Does Your Workplace Block Dropbox?

Dropbox is unquestionably one of our favourite technologies here at Lifehacker, and the thought that evil corporate overlords might block all that file-syncing goodness fills us with dismay. But there's no doubt that it's happening. Is it happening to you?

I was reminded of the fact that Dropbox is seen as a secrets-leaking business risk magnifier at a press lunch for F5 Networks in Sydney today, where global marketing VP Kirby Wadsworth (pictured) noted that his own recent attempts to access his Dropbox account had been blocked by the existing systems at F5. While that wasn't unexpected — a core part of F5's product offering is the ability to tightly control IP traffic to ensure that security policies are maintained — Wadsworth isn't under any delusions about the long-term viability of that approach. Given the widespread popularity of Dropbox, he predicted that the block will "last about five minutes" once someone clues in to a workaround.

An advanced IT department might well offer an alternative; the Silverback system for allowing controlled iOS access also includes a file synching system. As Chris Hagios, managing director of Airloom, which developed the Silverback system, pointed out at the same lunch, that kind of alternative is essential: "So many customers are using Dropbox."

That's commendable, but I suspect it's a minority viewpoint. Does your workplace restrict Dropbox access, and have you worked out a way around it Tell us in the comments.


    Not blocked for me! But since our IT guy (and I use that term VERY loosely) asks me questions like "how do I turn on my blackberry?" and "how do I crop images?", I can't say I'm surprised.

    I just use a Lifehacker tip, actually:

    nope... I created dropbox accounts for everyone across my network, and taught everyone how to use it!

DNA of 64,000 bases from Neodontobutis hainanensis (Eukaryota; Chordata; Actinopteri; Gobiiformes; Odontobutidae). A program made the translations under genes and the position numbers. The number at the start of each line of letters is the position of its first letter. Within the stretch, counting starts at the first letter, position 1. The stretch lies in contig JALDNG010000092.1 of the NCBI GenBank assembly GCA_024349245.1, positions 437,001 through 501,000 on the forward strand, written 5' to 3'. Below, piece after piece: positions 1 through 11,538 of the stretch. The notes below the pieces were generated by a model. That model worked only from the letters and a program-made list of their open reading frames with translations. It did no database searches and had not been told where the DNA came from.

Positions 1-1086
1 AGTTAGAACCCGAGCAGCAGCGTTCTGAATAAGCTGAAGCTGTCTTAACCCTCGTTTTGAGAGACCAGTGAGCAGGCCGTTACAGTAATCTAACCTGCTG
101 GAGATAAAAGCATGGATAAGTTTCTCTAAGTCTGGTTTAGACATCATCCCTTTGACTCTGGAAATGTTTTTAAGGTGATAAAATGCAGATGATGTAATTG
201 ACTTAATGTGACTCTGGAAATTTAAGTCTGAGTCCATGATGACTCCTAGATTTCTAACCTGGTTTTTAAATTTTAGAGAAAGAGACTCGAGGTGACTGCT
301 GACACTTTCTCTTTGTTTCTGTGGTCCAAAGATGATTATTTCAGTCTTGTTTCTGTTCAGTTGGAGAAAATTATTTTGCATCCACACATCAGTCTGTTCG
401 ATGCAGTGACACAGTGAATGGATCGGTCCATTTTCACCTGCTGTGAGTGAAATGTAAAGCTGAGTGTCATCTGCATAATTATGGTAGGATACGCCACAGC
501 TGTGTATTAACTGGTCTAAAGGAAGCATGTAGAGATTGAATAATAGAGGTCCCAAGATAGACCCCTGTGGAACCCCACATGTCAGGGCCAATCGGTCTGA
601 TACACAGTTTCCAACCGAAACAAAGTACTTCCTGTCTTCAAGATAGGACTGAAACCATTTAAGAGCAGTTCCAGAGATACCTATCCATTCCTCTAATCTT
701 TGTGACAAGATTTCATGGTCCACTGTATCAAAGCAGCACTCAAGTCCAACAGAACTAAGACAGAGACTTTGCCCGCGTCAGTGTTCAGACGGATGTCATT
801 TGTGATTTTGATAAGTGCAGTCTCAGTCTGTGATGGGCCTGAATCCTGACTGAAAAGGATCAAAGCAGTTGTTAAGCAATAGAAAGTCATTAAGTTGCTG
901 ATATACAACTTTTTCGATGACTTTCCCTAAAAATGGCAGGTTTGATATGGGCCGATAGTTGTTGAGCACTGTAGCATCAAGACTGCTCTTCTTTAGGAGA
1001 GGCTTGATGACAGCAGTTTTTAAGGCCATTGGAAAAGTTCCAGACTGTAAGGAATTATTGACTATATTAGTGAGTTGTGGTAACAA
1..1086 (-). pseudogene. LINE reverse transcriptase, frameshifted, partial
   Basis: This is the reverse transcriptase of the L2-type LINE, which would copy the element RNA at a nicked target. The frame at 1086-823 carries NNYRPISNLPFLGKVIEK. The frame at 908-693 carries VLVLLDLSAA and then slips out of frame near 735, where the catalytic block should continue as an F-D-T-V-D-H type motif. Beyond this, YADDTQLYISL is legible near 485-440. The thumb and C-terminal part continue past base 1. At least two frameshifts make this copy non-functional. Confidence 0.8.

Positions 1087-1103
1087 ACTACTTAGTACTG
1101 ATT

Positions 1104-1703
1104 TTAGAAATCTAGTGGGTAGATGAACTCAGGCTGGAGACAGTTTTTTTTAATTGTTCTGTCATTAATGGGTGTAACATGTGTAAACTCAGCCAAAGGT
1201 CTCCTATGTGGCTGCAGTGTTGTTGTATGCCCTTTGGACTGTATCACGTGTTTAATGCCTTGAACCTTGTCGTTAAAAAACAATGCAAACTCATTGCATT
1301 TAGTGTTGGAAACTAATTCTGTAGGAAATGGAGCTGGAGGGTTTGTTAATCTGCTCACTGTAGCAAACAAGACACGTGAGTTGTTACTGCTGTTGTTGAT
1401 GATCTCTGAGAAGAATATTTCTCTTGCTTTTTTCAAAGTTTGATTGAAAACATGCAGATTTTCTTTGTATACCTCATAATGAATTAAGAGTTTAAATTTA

I'm never blocking it!... everybody loves it now!

    the key is to teach people not to put sensitive data in DB!

    I work for Uniting Care, dropbox is blocked, stops me from doing work at home. That's a good thing, isn't it?

    My old job used to block :)

    Along with blocking everything else that's on the net, including Dropbox.

    I bought a Linode instance purely for tunneling through the proxy in order to get my job done (software development). Thank god they didn't/couldn't block that.

    Looking back, I'm not sure why they didn't just turn it all off and give us typewriters. Good riddance.

    Not blocked. I love it, and I know a few staff use it. It of course isn't officially supported, but it hasn't become a major drain on our 'net resources.

    I use it to store all my scripting, for backup, and so I always have access to it. It's also a very handy way of getting a new album onto my work computer from home. Of which I can VNC to my home computer as well.

    Dropbox is blocked but SugarSync isnt! #winning

    No one here has addressed 2 primary concerns with corporate data in the cloud: (1) legal ramifications and (2) export control issues. Google it and you'll see there's a lot more at stake than you think when it comes to company data ending up in the cloud.

    For those of you unaware. Audit Report from anao, flick to page 18.

    If I wanted to unblock Dropbox on our corporate network and allow it's traffic through our Cisco web security appliance, how would I even go about doing that? Simply adding to the custom exclusions list doesn't do it.

    What do you do if you want someone to view a video and company email blocks dropbox and youtube?

    My workplace blocks DropBox but some to have forgotten to block Google Drive. I needed some files from DropBox so I downloaded the app to my Smartphone, acce3ssed the files on my phone and sent them to myself by gmail (using the "Export" option.

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